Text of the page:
Do you prefer playing heroes or villains? Is there a classic role in the baritone repertoire that you haven't had a chance to tackle yet?
I was known earlier in my career for singing comedic roles, such as; Papageno in The Magic Flute and The Barber in The Barber of Seville. Both wonderful roles. But there is no doubt in my mind that the villain is my absolute favorite to perform.
I hope to some day sing the role of Woton in Wagner's Ring Cycle. That is my dream role.
Who are the performers that you've been most influenced by?
When I was at Yale, I had the opportunity to work with Sherrill Milnes quite often. His use of language in creating a character had a big influence on me. The performer that has had the biggest influence on me and my career though, would have to be Placido Domingo. I have had the opportunity to share the stage with him quite a few times and he has conducted me in a number of operas as well, one of which was Hamlet by Ambroise Thomas at the Kennedy Center with the Washington National Opera. I was a last minute replacement for an ailing colleague and Maestro Domingo hired me to fill in. It was undoubtedly one of the highest moments in my career thus far. Sheer vocal influences would have to be: Sam Ramey (whom I've been lucky enough to perform with a few times), Leo Nucci (whom I covered as Scarpia in France), and Robert Merrill (whose recordings have taught me much about singing Verdi).
What are your interests and hobbies outside of music?
Anyone who knows me could answer this question in a heartbeat. I am a huge tennis fan. I love to play and a few weeks ago I was at the US Open in NYC nearly every day. I am a pretty good cook, thanks to my mother Barbara, and have become a serious foodie. I have been to some wonderful places here in Louisville. Some of my personal favorites in town are: Decca, the Mayan Cafe, Proof, and Hammer Heads. I love Please and Thank You for coffee and little did I know that September was National Bourbon Heritage Month. Score one for Kentucky Opera for having me here in September. I also have a fascination with fast cars, and anything to do with the outdoors. However, my biggest interest these days is my niece Alexis. She is a beautiful girl with a wonderful spirit. She calls me Uncle Mikes. Plural. HA.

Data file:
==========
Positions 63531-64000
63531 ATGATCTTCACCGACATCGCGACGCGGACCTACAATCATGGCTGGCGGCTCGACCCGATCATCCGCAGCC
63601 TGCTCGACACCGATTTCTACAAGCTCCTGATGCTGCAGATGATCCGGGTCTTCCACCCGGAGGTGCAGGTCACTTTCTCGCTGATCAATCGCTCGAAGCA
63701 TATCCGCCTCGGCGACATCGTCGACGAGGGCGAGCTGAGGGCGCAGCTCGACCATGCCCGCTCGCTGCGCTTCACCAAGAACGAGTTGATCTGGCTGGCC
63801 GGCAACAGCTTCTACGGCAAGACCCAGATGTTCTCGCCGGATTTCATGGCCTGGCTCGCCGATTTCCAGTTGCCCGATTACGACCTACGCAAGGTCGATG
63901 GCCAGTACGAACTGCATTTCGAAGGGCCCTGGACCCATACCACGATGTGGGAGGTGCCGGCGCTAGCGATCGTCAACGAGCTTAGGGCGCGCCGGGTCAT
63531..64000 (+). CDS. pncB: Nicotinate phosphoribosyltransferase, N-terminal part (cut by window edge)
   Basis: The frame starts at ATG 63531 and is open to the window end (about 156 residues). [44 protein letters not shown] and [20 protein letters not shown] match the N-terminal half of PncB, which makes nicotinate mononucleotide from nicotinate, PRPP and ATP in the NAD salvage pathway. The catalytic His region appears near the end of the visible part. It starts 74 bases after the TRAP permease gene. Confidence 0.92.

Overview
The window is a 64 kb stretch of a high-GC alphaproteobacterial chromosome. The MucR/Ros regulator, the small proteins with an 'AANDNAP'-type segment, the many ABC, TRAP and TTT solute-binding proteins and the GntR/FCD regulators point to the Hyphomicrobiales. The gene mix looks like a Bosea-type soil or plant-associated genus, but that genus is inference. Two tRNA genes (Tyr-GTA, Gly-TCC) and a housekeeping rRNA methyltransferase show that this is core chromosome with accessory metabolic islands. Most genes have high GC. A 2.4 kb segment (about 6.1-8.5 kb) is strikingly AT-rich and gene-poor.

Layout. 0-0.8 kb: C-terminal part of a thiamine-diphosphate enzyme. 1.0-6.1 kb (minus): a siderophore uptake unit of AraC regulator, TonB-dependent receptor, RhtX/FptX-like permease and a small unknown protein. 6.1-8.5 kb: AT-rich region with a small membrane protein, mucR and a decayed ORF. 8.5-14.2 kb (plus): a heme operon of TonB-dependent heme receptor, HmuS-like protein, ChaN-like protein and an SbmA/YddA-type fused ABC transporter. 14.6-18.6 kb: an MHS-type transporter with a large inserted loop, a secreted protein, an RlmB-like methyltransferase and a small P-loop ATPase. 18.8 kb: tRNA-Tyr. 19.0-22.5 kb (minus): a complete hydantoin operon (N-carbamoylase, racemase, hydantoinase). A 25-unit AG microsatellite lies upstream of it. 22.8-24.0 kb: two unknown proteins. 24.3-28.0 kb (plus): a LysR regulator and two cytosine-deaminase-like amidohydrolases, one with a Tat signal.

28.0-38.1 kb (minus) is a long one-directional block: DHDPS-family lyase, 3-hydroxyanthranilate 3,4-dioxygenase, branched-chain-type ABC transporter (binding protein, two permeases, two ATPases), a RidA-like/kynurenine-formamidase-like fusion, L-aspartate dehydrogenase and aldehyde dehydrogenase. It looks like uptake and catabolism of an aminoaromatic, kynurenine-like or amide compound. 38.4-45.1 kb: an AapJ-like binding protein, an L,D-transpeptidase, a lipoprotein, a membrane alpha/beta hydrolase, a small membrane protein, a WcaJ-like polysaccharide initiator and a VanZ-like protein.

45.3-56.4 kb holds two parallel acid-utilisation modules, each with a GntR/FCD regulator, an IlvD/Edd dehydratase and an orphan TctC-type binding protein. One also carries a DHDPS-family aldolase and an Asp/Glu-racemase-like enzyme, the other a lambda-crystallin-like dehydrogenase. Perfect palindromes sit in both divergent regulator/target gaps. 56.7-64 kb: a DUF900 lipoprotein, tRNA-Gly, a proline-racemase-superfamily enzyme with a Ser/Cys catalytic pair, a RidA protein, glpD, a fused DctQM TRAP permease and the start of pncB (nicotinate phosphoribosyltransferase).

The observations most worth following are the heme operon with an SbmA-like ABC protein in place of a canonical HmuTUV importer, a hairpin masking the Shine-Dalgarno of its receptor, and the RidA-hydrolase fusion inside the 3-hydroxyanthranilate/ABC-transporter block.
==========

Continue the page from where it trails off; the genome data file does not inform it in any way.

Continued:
What is the most romantic opera?
What is the most overrated opera?
Cosi fan tutte. You do realize how much trouble this question/answer is going to get me in, don't you? :)
What opera should be performed more than it is?
Don Carlo (I am doing my first one in Austin, TX next year.)
What is your favorite contemporary opera?
Nixon in China
What is the most uncomfortable bit of costumery you've ever had to wear?
None. I had to be nude in an opera years ago. I was in a pool of water and the temperature of the water was a serious issue.
Want to see more of Michael? No, there are no nude scenes in Tosca, but he is one of the Barihunks. He would probably most prefer that you take in one of the three performances of Tosca at the Brown Theatre on Friday, September 21 at 8pm; Sunday, September 23 at 2pm; and next Friday, September 28 at 8pm. Buy tickets online or call (502) 562-0100.
Check out a preview of Michael's Scarpia in this performance from Spain: